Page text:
The Black Case for Bitcoin

The Black Case for Bitcoin

We are in a moment.

For the first time in history, Black Americans have direct access to generational wealth without needing to rely on the permission of an incumbent authority. Bitcoin and Black America are writing parallel stories, fated to complete the hero’s journey on its highest difficulty level. Publicly ridiculed yet privately admired, a symbol of freedom yet sought to be controlled, elegant in design while still grossly undervalued.

They either don’t know, don’t show, or don't care about our clear ability to produce asymmetric returns. When following basic technicals, estimates indicate that Bitcoin should be worth $400,000 today. The cryptocurrency derives value from its programmed scarcity, which can be plotted on stock-to-flow models. There will only ever be 21 million Bitcoin mined on planet earth, 18.5 million of which have already been accumulated by the globe’s first actors.

If any single group could understand this asset’s plight and potential, as they understand themselves, it should be us.

Don’t trust, verify

Bitcoin is the first-ever fixed supply, full consensus distributed ledger. Paralyzing in verbiage, digestible in concept. It’s a system that requires the agreement of all computers within its network to verify each and every transaction. Meaning, no gatekeepers validate or are involved in any peer to peer agreement.

As a global community, we validate each other’s transactions, this is done through BitcoinCore. To hack or manipulate a single transaction on the network you would have to deceive all of the hundreds of thousands of computers running the network around the globe, simultaneously, at once. Good luck.

To become one of the security computers that help fortify the network, no permission is required. You and I can be validators today within 10 minutes of setup. Traditional centralized institutions like central banks, particularly the Federal Reserve, control the rate of money supply and where it flows through our economy, without our say, in perpetuity. Accounting for the often pernicious nature of unchecked control, Bitcoin was created as a globally accessible alternative that places financial autonomy in the hands of sovereign individuals, instead of in the trust of any sole intermediary.

Not your keys, not your coin

Why is an open and permissionless system more preferable? To avoid gallows humor, there may not be a more perfect group to exemplify just how coercive unchecked power can be.

The first break in trust among Black Americans towards financial institutions stems back to the beginning of our independence. In 1865, Freedmen’s Savings Bank, the first and only federally created savings institution, was tasked to safeguard and manage the wealth of newly emancipated Black Americans. Within ten years, the bank handled more than $75 million in savings that belonged to former slaves, estimated to be worth $5 billion today. In that time, led by a white-controlled board, the bank slowly shifted from a prudent long term savings institution to a fund for reckless, high-risk speculation. The temptation was too much. By 1873, more than half of all of Black Americans’ wealth was overleveraged and mismanaged away. After continuous high-risk losses in real estate, railroad speculation, and blatant plundering, Freedmen’s Bank closed indefinitely with no avenue for freed slaves to recoup the billions lost.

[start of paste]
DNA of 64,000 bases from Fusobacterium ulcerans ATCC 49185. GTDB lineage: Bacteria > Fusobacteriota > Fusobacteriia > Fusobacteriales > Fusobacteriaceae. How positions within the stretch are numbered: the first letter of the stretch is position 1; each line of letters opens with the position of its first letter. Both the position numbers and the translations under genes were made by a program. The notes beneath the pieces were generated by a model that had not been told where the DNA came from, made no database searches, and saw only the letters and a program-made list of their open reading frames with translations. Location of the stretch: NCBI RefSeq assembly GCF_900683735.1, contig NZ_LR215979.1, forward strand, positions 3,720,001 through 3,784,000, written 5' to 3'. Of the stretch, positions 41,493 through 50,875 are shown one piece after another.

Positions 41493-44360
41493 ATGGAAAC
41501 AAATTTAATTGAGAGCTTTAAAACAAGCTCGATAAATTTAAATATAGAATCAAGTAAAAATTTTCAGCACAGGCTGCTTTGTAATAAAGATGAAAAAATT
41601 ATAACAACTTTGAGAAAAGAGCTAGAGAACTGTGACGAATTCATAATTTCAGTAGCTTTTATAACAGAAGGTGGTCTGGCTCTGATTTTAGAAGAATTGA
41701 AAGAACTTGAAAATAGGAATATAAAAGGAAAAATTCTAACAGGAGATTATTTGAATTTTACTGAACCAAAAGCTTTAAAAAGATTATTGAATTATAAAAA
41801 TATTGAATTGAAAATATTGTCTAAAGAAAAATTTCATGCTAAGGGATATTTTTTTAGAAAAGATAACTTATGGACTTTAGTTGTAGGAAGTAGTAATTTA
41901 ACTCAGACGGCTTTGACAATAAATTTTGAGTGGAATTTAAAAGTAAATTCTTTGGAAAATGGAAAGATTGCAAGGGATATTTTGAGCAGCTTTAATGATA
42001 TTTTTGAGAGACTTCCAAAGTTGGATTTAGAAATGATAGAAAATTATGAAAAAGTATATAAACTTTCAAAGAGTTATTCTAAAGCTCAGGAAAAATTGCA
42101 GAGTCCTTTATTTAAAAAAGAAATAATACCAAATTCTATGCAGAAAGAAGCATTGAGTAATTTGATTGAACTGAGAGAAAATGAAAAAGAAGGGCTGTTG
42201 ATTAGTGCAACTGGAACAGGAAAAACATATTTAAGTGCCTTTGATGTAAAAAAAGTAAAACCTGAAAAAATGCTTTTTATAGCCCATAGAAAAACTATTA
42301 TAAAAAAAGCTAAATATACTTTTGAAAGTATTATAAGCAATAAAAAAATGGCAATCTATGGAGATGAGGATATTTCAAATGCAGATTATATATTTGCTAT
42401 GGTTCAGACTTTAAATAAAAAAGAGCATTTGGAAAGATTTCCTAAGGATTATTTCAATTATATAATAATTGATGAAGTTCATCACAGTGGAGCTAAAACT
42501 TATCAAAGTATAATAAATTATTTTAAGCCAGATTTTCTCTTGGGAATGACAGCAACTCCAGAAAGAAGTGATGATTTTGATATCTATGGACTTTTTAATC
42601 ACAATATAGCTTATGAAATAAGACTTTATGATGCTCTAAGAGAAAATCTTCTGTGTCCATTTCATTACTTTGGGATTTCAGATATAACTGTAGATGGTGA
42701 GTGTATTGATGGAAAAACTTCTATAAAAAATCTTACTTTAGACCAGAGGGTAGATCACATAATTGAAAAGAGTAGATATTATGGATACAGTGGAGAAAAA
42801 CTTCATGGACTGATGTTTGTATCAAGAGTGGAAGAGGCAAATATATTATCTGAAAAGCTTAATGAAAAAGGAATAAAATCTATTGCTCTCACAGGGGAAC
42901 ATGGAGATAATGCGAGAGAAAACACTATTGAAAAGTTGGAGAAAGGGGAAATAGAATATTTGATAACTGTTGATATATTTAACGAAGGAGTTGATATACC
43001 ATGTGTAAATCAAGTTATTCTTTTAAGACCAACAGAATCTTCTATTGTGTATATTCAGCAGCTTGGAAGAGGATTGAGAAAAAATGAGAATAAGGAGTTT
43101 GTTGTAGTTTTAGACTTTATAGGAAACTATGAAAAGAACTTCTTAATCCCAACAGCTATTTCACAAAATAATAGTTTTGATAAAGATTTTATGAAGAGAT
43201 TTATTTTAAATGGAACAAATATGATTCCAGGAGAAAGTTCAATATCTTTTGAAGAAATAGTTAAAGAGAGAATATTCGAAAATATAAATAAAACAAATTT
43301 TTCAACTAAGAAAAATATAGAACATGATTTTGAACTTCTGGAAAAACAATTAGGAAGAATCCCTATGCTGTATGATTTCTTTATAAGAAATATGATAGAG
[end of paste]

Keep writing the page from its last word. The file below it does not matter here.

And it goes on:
And the suppression continued: mainly through the wealth-crippling effects of redlining and zoning practices which strategically directed public funds away from our communities. Through FHA, wealth-generating assets like mortgage credit were disseminated throughout many rural and suburban districts, yet largely bypassed zones in urban areas. While social welfare programs like the New Deal ensured “greater security to the average man”, Black America was largely excluded from the same relief and recovery that successfully helped pull the rest of the country’s middle class up by their proverbial bootstraps.

However intentional, Black economic disempowerment has been a central and plaguing feature throughout the entire development of American monetary policy. We were never given reason to trust them in the first place, and with that, we lived the philosophy that inspired Bitcoin’s creation.

The next phase

A world must exist where what was done to us, can not be done to another. Unlike in our history, technical advances now provide us with a choice to peacefully opt-out of a suboptimal, predatory legacy system. The network itself cannot be hacked, controlled, canceled, or regulated by any foreign or domestic body. But one of the few remaining elements that must fall into place for this project to become a success, is something we as Black Americans have massive leverage in — cultural adoption.

But before we get there, what up to this point have we overcome?

Institutional adoption

Until recently, acceptance from big money institutions was among Bitcoins' largest hurdles. The asset itself walked through the classic textbook gauntlet of being an “over”-achieving minority. Blatant disregard of high performance, fear-mongering tactics, the need to control its body, and eventually, when none of the above prospered, a reluctant buy-in.

In 2017, JPMorgan Chase’s CEO Jamie Dimon declared that he would fire any employee that was found trading the “fraud” digital currency. Fast forward three years later, the bank opened its services to bitcoin-holding clients and is currently projecting a $146,000 price today. PayPal opened crypto payments to its 487 million customers, and then bought 70% of all newly mined Bitcoin four weeks later. Recently, investment firm Greyscale bought three times the amount of Bitcoin mined in all of December, holding $20 billion worth today.